While most FPGA-based DNN acceleration has been focusing on single-FPGA platform (ma2017optimizing, ; shen2017maximizing, ; suda2016throughput, ; zhang2015optimizing, ), the growth of resource requirement in DNNs has far exceeded the growth of the resource integrated into one FPGA. As a result, the limited on-chip resources will hinder the exploitation of model parallelism from further boosting time performance. To overcome this challenge, (zhang2016energy, ) proposed to employ multiple FPGAs, on which DNN layers can be processed in a pipelined fashion. Pipelining designs can achieve high throughput; however, the latency cannot be reduced. With the objective of minimizing latency for real-time AI applications, we exploit the parallelisms in DNN layers and concurrently process each DNN layer across multiple FPGAs. However, we observe that with the growing size of models and volume of input data, a straightforward partition of DNNs to multiple FPGAs leads the severe performance degradation due to insufficient communication bandwidth.

In this paper, we propose a new framework, namely “Super-LIP”, to address the performance bottlenecks in DNNs. To illustrate the framework, we take Convolutional Neural Networks (CNNs) as a vehicle,

since CNNs have large amount of intermediate data and more complicated data reuse patterns than Recurrent Neural Networks (RNNs)

, which results in the acceleration for CNNs on multi-FPGA more challenging. Given a CNN, we first formulate an accurate performance model to detect performance bottleneck in an early stage for the latter optimization of accelerator design. Compared with the existing model (zhang2015optimizing, ), the proposed one is more accurate since we investigate the fine-grained data accesses/communication patterns. Based on the accurate model, we identify that the communication bottleneck is commonly at accessing off-chip memory. We propose a novel design, “XFER”, to take advantages of the high-bandwidth inter-FPGA links by offloading part of the data traffic from the memory bus to these links. As a result, performance bottleneck on memory bandwidth can be significantly alleviated.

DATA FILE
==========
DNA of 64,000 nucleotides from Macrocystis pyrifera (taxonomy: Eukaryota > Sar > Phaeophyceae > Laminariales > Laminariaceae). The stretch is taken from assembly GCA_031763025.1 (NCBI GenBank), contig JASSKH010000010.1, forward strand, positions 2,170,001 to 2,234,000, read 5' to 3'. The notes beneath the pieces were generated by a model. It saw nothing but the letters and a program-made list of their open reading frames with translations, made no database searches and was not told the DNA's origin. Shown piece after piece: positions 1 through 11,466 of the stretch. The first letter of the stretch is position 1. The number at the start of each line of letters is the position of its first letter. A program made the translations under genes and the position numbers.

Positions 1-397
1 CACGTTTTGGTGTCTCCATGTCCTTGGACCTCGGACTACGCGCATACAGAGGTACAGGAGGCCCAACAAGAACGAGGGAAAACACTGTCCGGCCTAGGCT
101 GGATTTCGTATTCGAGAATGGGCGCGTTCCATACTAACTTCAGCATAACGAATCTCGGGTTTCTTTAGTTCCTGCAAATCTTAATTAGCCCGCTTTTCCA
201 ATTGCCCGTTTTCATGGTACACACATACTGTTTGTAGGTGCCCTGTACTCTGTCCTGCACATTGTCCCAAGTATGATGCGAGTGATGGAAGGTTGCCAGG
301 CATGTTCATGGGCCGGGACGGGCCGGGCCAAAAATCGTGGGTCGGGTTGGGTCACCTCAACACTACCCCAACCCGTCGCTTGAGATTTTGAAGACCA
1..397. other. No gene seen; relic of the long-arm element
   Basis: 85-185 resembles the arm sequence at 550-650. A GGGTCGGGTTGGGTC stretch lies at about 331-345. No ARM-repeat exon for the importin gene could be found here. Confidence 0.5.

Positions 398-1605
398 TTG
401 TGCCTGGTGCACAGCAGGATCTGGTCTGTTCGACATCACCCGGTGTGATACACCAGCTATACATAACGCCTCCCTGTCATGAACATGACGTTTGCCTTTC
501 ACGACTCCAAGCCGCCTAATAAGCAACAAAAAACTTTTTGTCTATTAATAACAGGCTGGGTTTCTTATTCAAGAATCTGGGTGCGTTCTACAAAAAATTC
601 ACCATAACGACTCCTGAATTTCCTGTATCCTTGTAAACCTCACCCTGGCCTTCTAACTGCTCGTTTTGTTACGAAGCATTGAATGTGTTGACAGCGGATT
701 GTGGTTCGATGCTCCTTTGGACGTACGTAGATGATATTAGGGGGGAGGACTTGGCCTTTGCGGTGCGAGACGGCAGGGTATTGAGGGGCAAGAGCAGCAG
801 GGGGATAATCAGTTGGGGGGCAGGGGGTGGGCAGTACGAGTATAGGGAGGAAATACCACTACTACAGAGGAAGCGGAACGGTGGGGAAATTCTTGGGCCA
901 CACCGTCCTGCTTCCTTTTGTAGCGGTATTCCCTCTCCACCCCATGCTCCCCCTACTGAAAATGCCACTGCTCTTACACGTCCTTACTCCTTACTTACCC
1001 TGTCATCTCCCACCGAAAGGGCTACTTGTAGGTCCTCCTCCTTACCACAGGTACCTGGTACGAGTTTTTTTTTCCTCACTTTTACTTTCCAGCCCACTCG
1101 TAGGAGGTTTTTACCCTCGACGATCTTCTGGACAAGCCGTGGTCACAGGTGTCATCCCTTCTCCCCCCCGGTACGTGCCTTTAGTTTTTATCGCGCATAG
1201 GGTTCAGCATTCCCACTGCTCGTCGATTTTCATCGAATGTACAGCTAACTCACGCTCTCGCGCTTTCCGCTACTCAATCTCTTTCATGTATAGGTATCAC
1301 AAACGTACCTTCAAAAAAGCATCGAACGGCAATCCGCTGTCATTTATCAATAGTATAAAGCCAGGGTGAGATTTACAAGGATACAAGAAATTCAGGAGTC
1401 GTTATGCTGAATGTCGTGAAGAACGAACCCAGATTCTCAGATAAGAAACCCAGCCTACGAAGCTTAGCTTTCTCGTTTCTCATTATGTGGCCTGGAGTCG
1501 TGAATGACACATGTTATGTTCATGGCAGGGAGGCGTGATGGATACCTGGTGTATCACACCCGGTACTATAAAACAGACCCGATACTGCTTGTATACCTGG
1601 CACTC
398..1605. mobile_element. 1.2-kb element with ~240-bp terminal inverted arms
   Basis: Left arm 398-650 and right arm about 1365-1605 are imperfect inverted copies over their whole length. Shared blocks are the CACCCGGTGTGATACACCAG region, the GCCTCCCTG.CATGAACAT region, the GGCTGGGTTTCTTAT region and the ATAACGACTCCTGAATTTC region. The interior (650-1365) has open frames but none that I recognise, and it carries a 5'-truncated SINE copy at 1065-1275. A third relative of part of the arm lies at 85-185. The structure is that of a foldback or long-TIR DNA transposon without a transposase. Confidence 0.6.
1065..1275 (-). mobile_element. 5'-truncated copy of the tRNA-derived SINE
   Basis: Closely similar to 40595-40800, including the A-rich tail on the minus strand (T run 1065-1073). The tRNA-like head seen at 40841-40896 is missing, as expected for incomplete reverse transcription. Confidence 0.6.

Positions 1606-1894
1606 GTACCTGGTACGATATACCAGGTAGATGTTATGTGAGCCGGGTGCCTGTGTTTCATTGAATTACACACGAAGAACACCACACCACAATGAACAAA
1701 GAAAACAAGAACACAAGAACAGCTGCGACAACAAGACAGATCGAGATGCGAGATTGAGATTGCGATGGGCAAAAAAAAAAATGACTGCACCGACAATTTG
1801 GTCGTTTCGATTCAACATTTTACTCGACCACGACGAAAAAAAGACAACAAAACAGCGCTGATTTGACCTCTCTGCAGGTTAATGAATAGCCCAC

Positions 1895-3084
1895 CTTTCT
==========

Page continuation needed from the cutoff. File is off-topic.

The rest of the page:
The main contributions made in this paper are threefold:

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  • Super-LIP Framework. We build a framework, Super-LIP, to control the exploration of FPGA-based designs for real-time DNN inference to achieve Super-Linear speedup across multiple FPGAs. Inside Super-LIP, we have further made two contributions listed as follows.

  • Accurate Model. First, we formulate an accurate analytic model to quantify the performance-resource trade-off in terms of data access/communication patterns, which can guide designers to better design DNN accelerator and provide insights on how to partition DNNs onto multiple-FPGAs.

  • XFER Design. Second, we propose a novel design, XFER, to partition and map DNNs onto multiple FPGAs to exploit high parallelism in DNN layers. XFER can further alleviate the performance bottleneck on memory bandwidth by transferring part of the traffic to inter-FPGA links.

Figure 1. Overview of Super-LIP Framework.

Evaluations are conducted on Xilinx ZCU102 FPGA boards connected via optical fiber cables using SFP+ transceiver. Results show that Super-LIP can achieve and reduction in latency, while achieving and improvement in energy efficiency, compared to GPU and mobile GPU, respectively. Compared with the state-of-the-art single-FPGA design, Super-LIP with 2 FPGAs achieves 3.48 speedup and 39.86% improvement in energy efficiency. In addition, when the size of the FPGA cluster scales up to 16, the latency can be consistently reduced. For instance, the latency of YOLO (redmon2016you, ) on one FPGA is 126.6ms, which can be reduced to 4.53ms, achieving reduction. This confirms the applicability and scalability of Super-LIP.